Harry had been picturing his parents’ deaths over and over again for three years now, ever since he’d found out they had been murdered, ever since he’d found out what had happened that night: Wormtail had betrayed his parents’ whereabouts to Voldemort, who had come to find them at their cottage. How Voldemort had killed Harry’s father first. How James Potter had tried to hold him off, while he shouted at his wife to take Harry and run. . . Voldemort had advanced on Lily Potter, told her to move aside so that he could kill Harry. . . how she had begged him to kill her instead, refused to stop shielding her son. . . and so Voldemort had murdered her too, before turning his wand on Harry. . . .
Harry knew these details because he had heard his parents’ voices when he had fought the dementors last year – for that was the terrible power of the dementors: to force their victims to relive the worst memories of their lives, and drown, powerless, in their own despair. . . .
Moody was speaking again, from a great distance, it seemed to Harry. With a massive effort, he pulled himself back to the present and listened to what Moody was saying.
“Avada Kedavra’s a curse that needs a powerful bit of magic behind it – you could all get your wands out now and point them at me and say the words, and I doubt I’d get so much as a nosebleed. But that doesn’t matter. I’m not here to teach you how to do it.
“Now, if there’s no countercurse, why am I showing you? Because you’ve got to know. You’ve got to appreciate what the worst is. You don’t want to find yourself in a situation where you’re facing it. CONSTANT VIGILANCE!” he roared, and the whole class jumped again.
“Now. . . those three curses – Avada Kedavra, Imperius, and Cruciatus – are known as the Unforgivable Curses. The use of any one of them on a fellow human being is enough to earn a life sentence in Azkaban. That’s what you’re up against. That’s what I’ve got to teach you to fight. You need preparing. You need arming. But most of all, you need to practice constant, never-ceasing vigilance. Get out your quills. . . copy this down. . . . ”
They spent the rest of the lesson taking notes on each of the Unforgivable Curses. No one spoke until the bell rang – but when Moody had dismissed them and they had left the classroom, a torrent of talk burst forth. Most people were discussing the curses in awed voices – “Did you see it twitch?” “- and when he killed it – just like that!”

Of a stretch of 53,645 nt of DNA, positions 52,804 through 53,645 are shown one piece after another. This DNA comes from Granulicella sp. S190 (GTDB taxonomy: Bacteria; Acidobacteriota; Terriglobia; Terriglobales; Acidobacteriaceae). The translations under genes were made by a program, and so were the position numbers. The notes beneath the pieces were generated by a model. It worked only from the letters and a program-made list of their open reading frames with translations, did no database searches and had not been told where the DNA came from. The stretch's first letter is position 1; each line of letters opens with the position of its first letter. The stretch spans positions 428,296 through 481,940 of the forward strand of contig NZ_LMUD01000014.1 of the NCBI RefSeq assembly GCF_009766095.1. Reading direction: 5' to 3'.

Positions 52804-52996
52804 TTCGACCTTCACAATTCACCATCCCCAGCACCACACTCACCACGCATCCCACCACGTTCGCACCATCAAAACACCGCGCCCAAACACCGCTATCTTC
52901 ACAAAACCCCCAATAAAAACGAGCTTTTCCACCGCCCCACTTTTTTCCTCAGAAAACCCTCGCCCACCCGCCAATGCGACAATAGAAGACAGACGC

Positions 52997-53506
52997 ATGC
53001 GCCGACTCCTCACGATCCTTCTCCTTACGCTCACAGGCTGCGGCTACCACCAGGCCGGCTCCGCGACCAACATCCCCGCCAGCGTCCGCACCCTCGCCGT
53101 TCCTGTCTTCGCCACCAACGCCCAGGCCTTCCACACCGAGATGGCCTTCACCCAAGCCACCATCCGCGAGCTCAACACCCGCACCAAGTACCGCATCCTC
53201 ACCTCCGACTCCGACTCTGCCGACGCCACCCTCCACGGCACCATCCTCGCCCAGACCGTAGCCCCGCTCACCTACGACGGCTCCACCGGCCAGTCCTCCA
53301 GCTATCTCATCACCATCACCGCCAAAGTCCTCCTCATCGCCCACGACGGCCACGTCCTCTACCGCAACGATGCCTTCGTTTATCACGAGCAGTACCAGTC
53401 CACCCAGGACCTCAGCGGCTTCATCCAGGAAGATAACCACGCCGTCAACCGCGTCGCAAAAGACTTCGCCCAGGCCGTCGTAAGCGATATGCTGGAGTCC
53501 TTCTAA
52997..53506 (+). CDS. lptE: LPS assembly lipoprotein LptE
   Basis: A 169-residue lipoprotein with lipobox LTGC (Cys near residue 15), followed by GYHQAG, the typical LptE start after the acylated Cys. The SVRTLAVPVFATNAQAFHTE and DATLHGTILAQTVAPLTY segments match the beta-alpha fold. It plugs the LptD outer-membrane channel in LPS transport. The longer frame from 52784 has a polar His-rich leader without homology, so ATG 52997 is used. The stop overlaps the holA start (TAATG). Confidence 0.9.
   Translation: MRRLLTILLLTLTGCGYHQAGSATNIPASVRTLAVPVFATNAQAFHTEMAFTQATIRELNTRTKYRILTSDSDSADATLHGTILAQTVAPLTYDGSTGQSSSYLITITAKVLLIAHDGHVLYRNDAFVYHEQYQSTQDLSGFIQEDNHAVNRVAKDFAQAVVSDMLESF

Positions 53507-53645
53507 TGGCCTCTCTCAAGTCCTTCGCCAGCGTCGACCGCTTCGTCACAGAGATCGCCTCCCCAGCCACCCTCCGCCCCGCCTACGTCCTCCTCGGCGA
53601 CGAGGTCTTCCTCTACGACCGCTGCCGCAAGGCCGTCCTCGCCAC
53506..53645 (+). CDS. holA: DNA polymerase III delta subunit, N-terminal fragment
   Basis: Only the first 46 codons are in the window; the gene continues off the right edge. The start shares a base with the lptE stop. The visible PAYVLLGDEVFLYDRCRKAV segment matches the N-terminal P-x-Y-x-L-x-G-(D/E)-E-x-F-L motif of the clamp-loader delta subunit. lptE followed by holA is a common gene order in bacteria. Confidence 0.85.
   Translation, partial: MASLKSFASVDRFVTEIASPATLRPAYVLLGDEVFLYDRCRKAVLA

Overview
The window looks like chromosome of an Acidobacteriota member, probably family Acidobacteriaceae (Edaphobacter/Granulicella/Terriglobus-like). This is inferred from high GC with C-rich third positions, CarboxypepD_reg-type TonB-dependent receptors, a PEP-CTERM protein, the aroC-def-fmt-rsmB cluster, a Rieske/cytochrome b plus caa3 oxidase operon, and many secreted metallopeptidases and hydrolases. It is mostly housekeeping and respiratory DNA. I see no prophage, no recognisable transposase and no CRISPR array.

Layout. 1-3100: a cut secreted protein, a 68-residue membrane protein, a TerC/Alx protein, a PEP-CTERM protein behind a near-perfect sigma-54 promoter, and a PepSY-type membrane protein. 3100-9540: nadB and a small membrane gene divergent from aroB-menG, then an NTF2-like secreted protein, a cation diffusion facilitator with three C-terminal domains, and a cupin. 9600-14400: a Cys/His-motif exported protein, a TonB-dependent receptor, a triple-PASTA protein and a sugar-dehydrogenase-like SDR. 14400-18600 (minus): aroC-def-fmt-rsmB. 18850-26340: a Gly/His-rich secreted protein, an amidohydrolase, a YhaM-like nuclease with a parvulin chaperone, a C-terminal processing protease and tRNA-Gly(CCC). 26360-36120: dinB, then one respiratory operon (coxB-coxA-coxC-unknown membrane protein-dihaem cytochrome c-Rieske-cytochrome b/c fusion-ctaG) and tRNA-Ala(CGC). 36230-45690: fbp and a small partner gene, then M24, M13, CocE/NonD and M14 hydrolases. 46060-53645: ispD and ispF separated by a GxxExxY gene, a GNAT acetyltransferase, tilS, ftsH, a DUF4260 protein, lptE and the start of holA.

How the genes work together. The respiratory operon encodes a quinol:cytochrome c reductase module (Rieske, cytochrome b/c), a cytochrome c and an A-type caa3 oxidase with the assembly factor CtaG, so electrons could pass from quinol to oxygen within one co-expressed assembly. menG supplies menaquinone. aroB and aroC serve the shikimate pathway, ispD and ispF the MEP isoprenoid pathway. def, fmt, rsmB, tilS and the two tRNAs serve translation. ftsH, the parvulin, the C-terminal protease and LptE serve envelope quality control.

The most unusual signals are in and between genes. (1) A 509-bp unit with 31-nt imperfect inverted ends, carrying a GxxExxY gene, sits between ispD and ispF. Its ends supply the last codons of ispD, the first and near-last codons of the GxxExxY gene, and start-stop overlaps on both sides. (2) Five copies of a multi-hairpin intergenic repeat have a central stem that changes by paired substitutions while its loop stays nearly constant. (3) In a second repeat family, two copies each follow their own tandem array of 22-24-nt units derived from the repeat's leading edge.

They were talking about the lesson, Harry thought, as though it had been some sort of spectacular show, but he hadn’t found it very entertaining – and nor, it seemed, had Hermione.
“Hurry up,” she said tensely to Harry and Ron.
“Not the ruddy library again?” said Ron.
“No,” said Hermione curtly, pointing up a side passage. “Neville. ”
Neville was standing alone, halfway up the passage, staring at the stone wall opposite him with the same horrified, wide-eyed look he had worn when Moody had demonstrated the Cruciatus Curse.
“Neville?” Hermione said gently.
Neville looked around.
“Oh hello,” he said, his voice much higher than usual. “Interesting lesson, wasn’t it? I wonder what’s for dinner, I’m – I’m starving, aren’t you?”
“Neville, are you all right?” said Hermione.
“Oh yes, I’m fine,” Neville gabbled in the same unnaturally high voice. “Very interesting dinner – I mean lesson – what’s for eating?”
Ron gave Harry a startled look.
“Neville, what -?”
But an odd clunking noise sounded behind them, and they turned to see Professor Moody limping toward them. All four of them fell silent, watching him apprehensively, but when he spoke, it was in a much lower and gentler growl than they had yet heard.
“It’s all right, sonny,” he said to Neville. “Why don’t you come up to my office? Come on. . . we can have a cup of tea. . . . ”
Neville looked even more frightened at the prospect of tea with Moody. He neither moved nor spoke. Moody turned his magical eye upon Harry.
“You all right, are you, Potter?”
“Yes,” said Harry, almost defiantly.
Moody’s blue eye quivered slightly in its socket as it surveyed Harry. Then he said, “You’ve got to know. It seems harsh, maybe, but you’ve got to know. No point pretending. . . well. . . come on, Longbottom, I’ve got some books that might interest you. ”
Neville looked pleadingly at Harry, Ron, and Hermione, but they didn’t say anything, so Neville had no choice but to allow himself to be steered away, one of Moody’s gnarled hands on his shoulder.
“What was that about?” said Ron, watching Neville and Moody turn the corner.
“I don’t know,” said Hermione, looking pensive.
“Some lesson, though, eh?” said Ron to Harry as they set off for the Great Hall. “Fred and George were right, weren’t they? He really knows his stuff, Moody, doesn’t he? When he did Avada Kedavra, the way that spider just died, just snuffed it right -”
But Ron fell suddenly silent at the look on Harry’s face and didn’t speak again until they reached the Great Hall, when he said he supposed they had better make a start on Professor Trelawney’s predictions tonight, since they would take hours.
Hermione did not join in with Harry and Ron’s conversation during dinner, but ate furiously fast, and then left for the library again. Harry and Ron walked back to Gryffindor Tower, and Harry, who had been thinking of nothing else all through dinner, now raised the subject of the Unforgivable Curses himself.
“Wouldn’t Moody and Dumbledore be in trouble with the Ministry if they knew we’d seen the curses?” Harry asked as they approached the Fat Lady.